Viscosity and Pour Speed
How does the viscosity of a fluid change with pour speed?
Here is a YouTube link that shows the corn-starch water
If you search 'non-newtonian fluid' you can find a lot more information.
The fluid mechanics of "Pouring" is very complicated. I suspect that
there is no comprehensive quantitative model describing this very
"elementary" every day process. A couple of examples: BREAKPOINT --
If you pour a liquid from a non-circular orifice, the stream is not
circular. The cross section alternates between being "prolate" / "oblate" /
"prolate" / "oblate". Then at some distance from the orifice the stream
"breaks up" forming droplets. This process is was first studied by Lord
Kelvin in the 19th century, and continues to be an area of active
experimental and theoretical interest. Male readers can view this type
of flow every time they urinate! ENTANGLEMENT -- If the fluid viscosity
results from entanglement of long polymer chains, two changes in the flow
properties result. First, there is the buildup of a "ball" at the lip of
the container. This results because the polymer chains disentangle slowly
compared to the gravitational force that is causing the fluid to flow.
So the molecules in the vessel tend to hold on to those molecules that are
beginning to flow under the force of gravity. On the other side, once flow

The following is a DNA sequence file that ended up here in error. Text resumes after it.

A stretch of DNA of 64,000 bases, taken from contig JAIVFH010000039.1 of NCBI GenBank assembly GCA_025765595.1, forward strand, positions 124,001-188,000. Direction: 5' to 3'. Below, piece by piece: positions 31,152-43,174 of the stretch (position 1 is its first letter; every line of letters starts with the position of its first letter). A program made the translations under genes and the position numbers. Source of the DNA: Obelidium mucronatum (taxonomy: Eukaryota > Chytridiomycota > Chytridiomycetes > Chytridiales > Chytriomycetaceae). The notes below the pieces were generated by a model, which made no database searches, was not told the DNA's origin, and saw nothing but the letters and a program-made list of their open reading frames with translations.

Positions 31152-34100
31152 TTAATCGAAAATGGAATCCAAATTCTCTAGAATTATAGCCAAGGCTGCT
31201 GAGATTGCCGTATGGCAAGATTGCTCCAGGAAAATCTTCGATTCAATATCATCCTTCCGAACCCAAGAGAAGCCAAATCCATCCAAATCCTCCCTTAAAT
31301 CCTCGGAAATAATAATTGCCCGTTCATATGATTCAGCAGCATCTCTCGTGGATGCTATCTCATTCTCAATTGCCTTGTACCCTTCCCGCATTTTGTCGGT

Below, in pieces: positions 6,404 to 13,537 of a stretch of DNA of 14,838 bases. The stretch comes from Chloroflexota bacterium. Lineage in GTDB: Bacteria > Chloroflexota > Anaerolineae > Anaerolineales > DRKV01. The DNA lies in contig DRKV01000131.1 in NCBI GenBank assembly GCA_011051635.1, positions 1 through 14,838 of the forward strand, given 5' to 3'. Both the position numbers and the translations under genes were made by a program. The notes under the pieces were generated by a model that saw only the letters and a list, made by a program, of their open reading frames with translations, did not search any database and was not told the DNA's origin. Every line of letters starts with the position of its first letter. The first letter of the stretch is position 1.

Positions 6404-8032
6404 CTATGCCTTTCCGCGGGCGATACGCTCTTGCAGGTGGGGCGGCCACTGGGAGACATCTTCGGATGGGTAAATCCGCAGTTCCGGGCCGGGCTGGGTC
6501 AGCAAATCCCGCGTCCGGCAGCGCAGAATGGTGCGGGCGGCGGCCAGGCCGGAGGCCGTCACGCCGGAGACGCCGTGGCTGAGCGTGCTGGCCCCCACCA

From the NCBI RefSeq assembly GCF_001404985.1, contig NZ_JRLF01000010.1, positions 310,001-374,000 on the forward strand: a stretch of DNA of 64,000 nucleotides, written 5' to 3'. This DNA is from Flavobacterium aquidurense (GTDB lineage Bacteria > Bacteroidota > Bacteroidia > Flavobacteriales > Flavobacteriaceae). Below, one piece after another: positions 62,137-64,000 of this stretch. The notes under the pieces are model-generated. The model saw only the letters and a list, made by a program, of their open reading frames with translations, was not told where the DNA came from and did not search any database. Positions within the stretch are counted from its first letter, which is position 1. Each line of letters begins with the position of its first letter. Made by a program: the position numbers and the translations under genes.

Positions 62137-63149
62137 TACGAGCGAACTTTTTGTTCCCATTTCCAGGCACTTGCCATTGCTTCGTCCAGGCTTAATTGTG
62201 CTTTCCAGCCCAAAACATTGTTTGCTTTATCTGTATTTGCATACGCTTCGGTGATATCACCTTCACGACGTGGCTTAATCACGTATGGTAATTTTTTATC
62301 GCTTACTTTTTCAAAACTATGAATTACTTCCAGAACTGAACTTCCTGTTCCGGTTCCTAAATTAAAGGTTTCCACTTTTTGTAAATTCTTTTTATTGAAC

has begun it is difficult to stop because the same entanglement tends to
keep pulling more fluid. You can see this behavior in syrup or honey.
I have only mentioned two of many characteristics that influence the
behavior of liquid under "pouring" conditions.
It is a very complicated phenomenon to analyze.
This is an insightful question that has several answers. Most
common fluids, such as water, most oils, gasoline, and so on,
are called "Newtonian Fluids", which means their viscosity
depends only on temperature and pressure, and not the forces
acting on them (such as turbulence caused by fluid motion).
For these common fluids, the answer to your question is that
the viscosity is entirely unaffected by fluid flow (or pour
speed as call it); viscosity does not change at all.
There is a second class of fluids called Non-Newtonian Fluids
that act differently. With these fluids, stress on the
fluid (caused by flow, or pushing it through a small orifice,
for example) does result in an apparent viscosity change. A
common example of this is ketchup. A good bottle of ketchup
can be turned upside down, and is so viscous that it will not
flow much (or at all). But if you stir or shake it to cause
the ketchup to begin to flow, this small increase in flow
causes its viscosity to reduce, resulting in even lower
viscosity and faster flow. Some other types of Non-Newtonian
Fluids do the reverse; increased flow causes their viscosity
to increase, not decrease.
So to summarize, for most common ("Newtonian") fluids, flow
rate will not affect viscosity at all. However some less
common ones called "Non-Newtonian" fluids, do undergo an
increased or decreased viscosity change with increased flow.
The actual change in viscosity for these fluids varies from
one type to another, and of course also varies depending on
flow rate, so is not easily predictable.
The complete answer to this question is very complex and has
many variables. However, if we limit ourselves to some very
general statements, we can narrow down the answer to some basic
ideas. First of all, we need to define some of the important
factors that contribute to viscosity. Viscosity, as you know,
is the property of a fluid to "hang on" to itself as it flows.
Factors that contribute to this property are (to name a few):
intermolecular attractive forces (which contribute to density